HARBOR & NAVIGATION CODE 655:
(b) No person shall operate any vessel or manipulate water skis, an aquaplane, or a similar device while under the influence of an alcoholic beverage, any drug, or the combined influence of an alcoholic beverage and any drug.
(c) No person shall operate any recreational vessel or manipulate any water skis, aquaplane, or similar device if the person has an alcohol concentration of 0.08 percent or more in his or her blood.
(d) No person shall operate any vessel other than a recreational vessel if the person has an alcohol concentration of 0.04 percent or more in his or her blood.
(e) No person shall operate any vessel, or manipulate water skis, an aquaplane, or a similar device who is addicted to the use of any drug. This subdivision does not apply to a person who is participating in a narcotic treatment program approved pursuant to Article 3 (commencing with Section 11875) of Chapter 1 of Part 3 of Division 10.5 of the Health and Safety Code.
(f) No person shall operate any vessel or manipulate water skis, an aquaplane, or a similar device while under the influence of an alcoholic beverage, any drug, or under the combined influence of an alcoholic beverage and any drug, and while so operating, do any act forbidden by law, or neglect any duty imposed by law in the use of the vessel, water skis, aquaplane, or similar device, which act or neglect proximately causes bodily injury to any person other than himself or herself.
Many people assume DUI laws in the state of California only apply to driving cars and other vehicles on the road. Contrary to popular belief, DUI laws also apply to persons operating boats and other aquatic vehicles in California's lakes and rivers. A driving under the influence charge for a person operating a motorboat is often referred to as a “BUI”, or boating under the influence. Waterways in popular recreational areas are regularly patrolled by local sheriff and police departments to locate persons operating motorboats under the influence.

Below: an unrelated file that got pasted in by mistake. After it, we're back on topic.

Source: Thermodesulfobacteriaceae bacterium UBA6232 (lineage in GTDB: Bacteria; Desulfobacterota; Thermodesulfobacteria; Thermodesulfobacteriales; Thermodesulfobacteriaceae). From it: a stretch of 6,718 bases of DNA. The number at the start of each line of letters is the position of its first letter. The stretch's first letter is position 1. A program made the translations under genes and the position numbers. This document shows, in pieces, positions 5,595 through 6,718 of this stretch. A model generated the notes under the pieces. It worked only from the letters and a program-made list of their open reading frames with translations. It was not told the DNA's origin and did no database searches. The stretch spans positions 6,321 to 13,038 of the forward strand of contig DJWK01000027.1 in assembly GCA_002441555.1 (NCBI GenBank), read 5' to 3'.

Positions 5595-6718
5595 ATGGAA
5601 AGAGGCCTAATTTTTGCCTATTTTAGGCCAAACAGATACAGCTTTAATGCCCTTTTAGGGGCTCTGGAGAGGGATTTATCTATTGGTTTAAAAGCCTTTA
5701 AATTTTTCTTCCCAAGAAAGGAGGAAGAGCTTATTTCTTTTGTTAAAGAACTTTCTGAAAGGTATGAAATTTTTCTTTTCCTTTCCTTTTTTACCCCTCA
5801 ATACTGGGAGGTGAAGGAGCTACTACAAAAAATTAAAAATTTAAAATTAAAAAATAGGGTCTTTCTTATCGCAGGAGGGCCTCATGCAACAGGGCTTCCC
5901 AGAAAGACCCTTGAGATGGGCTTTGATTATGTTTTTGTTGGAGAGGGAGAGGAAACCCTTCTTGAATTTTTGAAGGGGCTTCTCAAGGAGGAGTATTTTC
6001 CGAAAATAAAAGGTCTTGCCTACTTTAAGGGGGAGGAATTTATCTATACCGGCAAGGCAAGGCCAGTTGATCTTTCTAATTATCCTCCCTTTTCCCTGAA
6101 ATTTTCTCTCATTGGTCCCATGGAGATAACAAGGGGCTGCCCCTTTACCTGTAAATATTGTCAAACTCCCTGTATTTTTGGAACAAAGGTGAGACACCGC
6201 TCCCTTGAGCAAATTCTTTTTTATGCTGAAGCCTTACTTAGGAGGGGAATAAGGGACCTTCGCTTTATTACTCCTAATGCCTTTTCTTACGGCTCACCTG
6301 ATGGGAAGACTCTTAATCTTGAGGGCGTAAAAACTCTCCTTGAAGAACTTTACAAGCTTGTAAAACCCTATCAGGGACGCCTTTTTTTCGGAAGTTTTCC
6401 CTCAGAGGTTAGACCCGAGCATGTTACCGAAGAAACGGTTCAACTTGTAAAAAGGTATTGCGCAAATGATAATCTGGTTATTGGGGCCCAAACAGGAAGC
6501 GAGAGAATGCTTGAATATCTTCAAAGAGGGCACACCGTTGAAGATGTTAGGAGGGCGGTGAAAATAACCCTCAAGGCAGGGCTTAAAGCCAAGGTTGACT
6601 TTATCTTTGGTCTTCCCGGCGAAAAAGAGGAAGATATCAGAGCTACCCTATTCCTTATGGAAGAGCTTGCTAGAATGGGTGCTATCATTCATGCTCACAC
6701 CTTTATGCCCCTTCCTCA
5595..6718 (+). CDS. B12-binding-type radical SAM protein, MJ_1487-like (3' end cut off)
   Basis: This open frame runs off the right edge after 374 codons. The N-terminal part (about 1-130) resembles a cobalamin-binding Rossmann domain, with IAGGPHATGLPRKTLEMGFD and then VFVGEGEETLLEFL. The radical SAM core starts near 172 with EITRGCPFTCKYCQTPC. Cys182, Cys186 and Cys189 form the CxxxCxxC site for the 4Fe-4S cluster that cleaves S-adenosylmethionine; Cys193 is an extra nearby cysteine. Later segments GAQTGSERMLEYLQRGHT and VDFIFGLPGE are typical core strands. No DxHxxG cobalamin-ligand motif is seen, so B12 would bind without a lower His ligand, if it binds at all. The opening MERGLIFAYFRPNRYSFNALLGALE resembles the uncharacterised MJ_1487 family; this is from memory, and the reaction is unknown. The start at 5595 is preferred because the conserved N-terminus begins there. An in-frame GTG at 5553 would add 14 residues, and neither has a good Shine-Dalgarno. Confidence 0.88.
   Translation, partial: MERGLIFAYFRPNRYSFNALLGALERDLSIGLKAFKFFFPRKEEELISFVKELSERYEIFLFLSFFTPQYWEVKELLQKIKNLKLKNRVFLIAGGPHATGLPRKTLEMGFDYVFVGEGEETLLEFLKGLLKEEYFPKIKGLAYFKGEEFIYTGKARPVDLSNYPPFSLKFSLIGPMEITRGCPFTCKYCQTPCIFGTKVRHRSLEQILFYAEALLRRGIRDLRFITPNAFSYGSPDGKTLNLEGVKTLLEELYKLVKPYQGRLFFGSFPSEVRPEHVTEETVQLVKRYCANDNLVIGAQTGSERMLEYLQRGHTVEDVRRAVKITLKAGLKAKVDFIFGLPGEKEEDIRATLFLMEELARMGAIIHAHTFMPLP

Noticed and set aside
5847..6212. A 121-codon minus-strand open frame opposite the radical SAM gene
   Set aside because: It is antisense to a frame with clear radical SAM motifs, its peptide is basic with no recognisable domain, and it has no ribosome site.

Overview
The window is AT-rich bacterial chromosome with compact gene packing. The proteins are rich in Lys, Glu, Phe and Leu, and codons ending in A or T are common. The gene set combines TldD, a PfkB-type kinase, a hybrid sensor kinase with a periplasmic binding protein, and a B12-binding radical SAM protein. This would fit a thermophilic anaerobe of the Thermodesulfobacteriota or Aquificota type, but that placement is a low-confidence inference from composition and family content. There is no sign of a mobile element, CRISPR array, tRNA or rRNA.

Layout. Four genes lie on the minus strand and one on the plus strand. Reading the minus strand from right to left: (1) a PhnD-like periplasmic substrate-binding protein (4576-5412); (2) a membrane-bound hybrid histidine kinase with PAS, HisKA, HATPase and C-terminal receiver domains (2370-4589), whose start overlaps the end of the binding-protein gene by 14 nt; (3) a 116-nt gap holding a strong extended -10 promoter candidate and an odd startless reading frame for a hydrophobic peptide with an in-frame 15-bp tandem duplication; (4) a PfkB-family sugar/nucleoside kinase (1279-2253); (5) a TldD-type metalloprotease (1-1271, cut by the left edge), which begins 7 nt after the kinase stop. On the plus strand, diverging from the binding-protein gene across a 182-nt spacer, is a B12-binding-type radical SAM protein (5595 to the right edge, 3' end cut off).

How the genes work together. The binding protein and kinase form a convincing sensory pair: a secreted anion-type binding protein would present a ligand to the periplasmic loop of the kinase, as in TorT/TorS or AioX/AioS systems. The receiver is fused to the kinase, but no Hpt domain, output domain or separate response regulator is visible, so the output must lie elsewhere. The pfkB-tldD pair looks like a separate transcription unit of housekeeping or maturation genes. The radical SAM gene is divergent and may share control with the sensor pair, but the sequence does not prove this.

Statutory Authority for BUIs
The law governing the unlawful operation of a boat while under the influence is found under California Harbors and Navigation Code section 655. Under Harbors and Navigation code 655(b), it is illegal to use any type of vessel (including water skis or wakeboards) while being under the influence of drugs or alcohol. The code further prohibits (in section 655(c) ) operating these vehicles when your blood alcohol content (BAC) is at least .08%. Due to the existence of these two laws, one can be cited for a BUI simply by having a BAC of .08% or higher, or even where they have a lower BAC (i.e. at least .05%)but conduct themselves in a manner suggesting that they are dangerously under the influence. Minors (under 21) may not operate motorized vessels or other vehicles if their BAC is .01% or higher.
This Harbors and Navigation Code also covers persons operating vehicles in a commercial manner. Operators who are engaging in commercial activities (i.e. operating a company owned freight boat) are subject to an even harsher standard. This class of operators can be cited for BUI if they have a BAC of at least .o4%. This is a very low threshold considering that typical person weighing anywhere from 130 pounds to 230 pounds can reach the .o4% limit if they consume just one 12 oz. beer in an hour's time.
Harbors and Navigation Code section 655 also prohibits the act of operating a vessel while under the influence and “proximately caus[ing] bodily injury” to other people or even one's self. This provision is listed under section 655(f).